Written by Kathleen M Loucks, Attorney at Lommen Abdo, P.A.
The National Childhood Vaccine Injury Compensation Act of 1986 (“Vaccine Act”), 42 U.S.C.A. § 300aa-11 et seq., established a streamlined, no-fault compensation method for injured vaccine recipients to recover compensation. Under the Vaccine Act, a no-fault program was established for monetary compensation petitions to be brought by or on behalf of those injured or killed through the administration of certain vaccines. The Vaccine Act does not apply to all vaccine-related lawsuits, but only to those brought against a vaccine administrator or manufacturer.
To be eligible to file a claim, the vaccine must be covered under the Act. In addition, the effects of the person’s injury must have (1) lasted for more than six months after the vaccine was given; or (2) resulted in death. A claim must be filed within three years after the first symptom of the vaccine injury, or if death resulted, the claim must be filed within two years of the death and four years after the start of symptoms of the vaccine-related injury from which the death occurred.
The Vaccine Act requires exhaustion of its remedies before resorting to state actions while also providing some modifications of state law. In some limited circumstances, the Vaccine Act also preempts state tort remedies. Specifically, unless preempted by the Act, a vaccine administrator or manufacturer may be sued if:
- the petition has been judged non-compensable or dismissed under the Vaccine Program;
- the award granted by the Vaccine Program is otherwise rejected by the petitioner; or
- the vaccine is not covered under the Vaccine Program.
While Congress intended the Vaccine Act to discourage traditional tort actions to protect manufacturers from being liable for damages, the Act does not completely or expressly preempt state law except in certain circumstances. Generally speaking the Vaccine Act preempts state law in actions involving design defect claims and claims of failure to warn the public.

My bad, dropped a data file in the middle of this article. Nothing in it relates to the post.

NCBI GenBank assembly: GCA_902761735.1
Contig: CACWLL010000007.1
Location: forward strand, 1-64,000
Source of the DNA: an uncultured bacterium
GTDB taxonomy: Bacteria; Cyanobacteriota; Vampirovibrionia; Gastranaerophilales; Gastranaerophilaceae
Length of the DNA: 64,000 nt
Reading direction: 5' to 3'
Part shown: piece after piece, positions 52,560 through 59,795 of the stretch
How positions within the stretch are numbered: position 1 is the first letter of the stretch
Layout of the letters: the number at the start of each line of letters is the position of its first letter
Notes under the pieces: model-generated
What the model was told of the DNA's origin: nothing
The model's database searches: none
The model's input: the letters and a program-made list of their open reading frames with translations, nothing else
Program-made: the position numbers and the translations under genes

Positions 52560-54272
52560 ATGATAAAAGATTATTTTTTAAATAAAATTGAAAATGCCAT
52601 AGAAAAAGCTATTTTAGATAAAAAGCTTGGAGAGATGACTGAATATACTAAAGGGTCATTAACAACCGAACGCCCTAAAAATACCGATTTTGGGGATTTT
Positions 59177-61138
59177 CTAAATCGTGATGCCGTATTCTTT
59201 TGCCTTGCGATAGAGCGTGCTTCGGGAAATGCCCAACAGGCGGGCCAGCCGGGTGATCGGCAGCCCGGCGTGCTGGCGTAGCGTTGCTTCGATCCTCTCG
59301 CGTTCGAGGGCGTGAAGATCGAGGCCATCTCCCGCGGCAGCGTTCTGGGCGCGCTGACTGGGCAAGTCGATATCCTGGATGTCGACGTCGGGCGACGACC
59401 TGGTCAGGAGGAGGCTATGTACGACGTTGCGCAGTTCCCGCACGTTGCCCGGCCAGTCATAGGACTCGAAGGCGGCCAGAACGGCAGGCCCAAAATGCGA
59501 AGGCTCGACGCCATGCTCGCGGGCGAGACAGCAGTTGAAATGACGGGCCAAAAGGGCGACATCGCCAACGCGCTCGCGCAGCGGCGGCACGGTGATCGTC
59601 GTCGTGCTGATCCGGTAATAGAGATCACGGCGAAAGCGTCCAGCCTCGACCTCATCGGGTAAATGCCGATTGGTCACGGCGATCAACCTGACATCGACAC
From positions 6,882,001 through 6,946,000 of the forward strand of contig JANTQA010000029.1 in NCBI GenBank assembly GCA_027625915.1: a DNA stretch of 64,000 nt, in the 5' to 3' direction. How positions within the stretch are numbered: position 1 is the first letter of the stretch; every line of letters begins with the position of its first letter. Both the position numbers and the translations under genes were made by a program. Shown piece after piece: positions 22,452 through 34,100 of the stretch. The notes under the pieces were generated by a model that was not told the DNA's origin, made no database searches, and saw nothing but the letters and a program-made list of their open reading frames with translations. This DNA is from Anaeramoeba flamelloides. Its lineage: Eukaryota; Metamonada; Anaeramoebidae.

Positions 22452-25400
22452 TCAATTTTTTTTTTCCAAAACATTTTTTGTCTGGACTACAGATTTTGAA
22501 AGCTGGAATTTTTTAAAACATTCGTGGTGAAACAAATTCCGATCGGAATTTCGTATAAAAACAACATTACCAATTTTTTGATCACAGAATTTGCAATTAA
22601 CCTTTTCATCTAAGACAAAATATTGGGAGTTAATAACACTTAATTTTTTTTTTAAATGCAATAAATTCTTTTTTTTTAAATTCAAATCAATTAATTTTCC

Under the Vaccine Act a petitioner may prevail in one of two ways. First, a petitioner may demonstrate that he or she suffered a “’table injury,’ i.e. an injury listed on the vaccine injury table that occurred within the time period provided in the table. 42 U.S.C.A. § 300aa-11(c)(1)(C)(i). In such a case, causation is presumed.” Second, where the alleged injury is not listed on the vaccine injury table a petitioner may demonstrate that he or she suffered an “off-table injury.”
An “off-table” claim requires the petitioner prove by a preponderance of the evidence that the vaccine at issue caused the injury. To satisfy the preponderance of the evidence, the court has defined a three pronged test set forth in Althen v. Secretary of Health and Human Services. Under Althen, petitioners must establish by a preponderance of the evidence that the vaccination caused the injury by providing (1) a medical theory causally connecting the vaccination and the injury; (2) a logical sequence of cause and effect showing that the vaccination was the reason for the injury; and (3) a showing of a proximate temporal relationship between the vaccination and injury.
In sum, practitioners should be aware of the exhaustion of remedies and preemption issues under the Vaccine Act. Given the unique nature of the Vaccine Act and the fact that you must be separately admitted to the United States Court of Federal Claims, potential clients with vaccine-related claims should be referred to an attorney licensed in this area. A listing of vaccine attorneys can be found here.
 42 U.S.C.A. § 300aa-11(a)(2)(A).
 See 42 U.S.C.A. § 300aa-14 for listing of covered vaccines.
 42 U.S.C.A. § 300aa-16.
 42 U.S.C.A. § 300aa-11.
 42 U.S.C.A. § 300aa-22.
 Capizzano v. Secretary of Health & Human Services, 440 F.3d 1317, 1320 (Fed. Cir. 2006).
 42 U.S.C.A. § 300aa-11(c)(1)(C)(ii).
 Capizzano, 440 F.3d at 1320.
 418 F.3d 1274 (Fed. Cir. 2005)
 Id at 1278.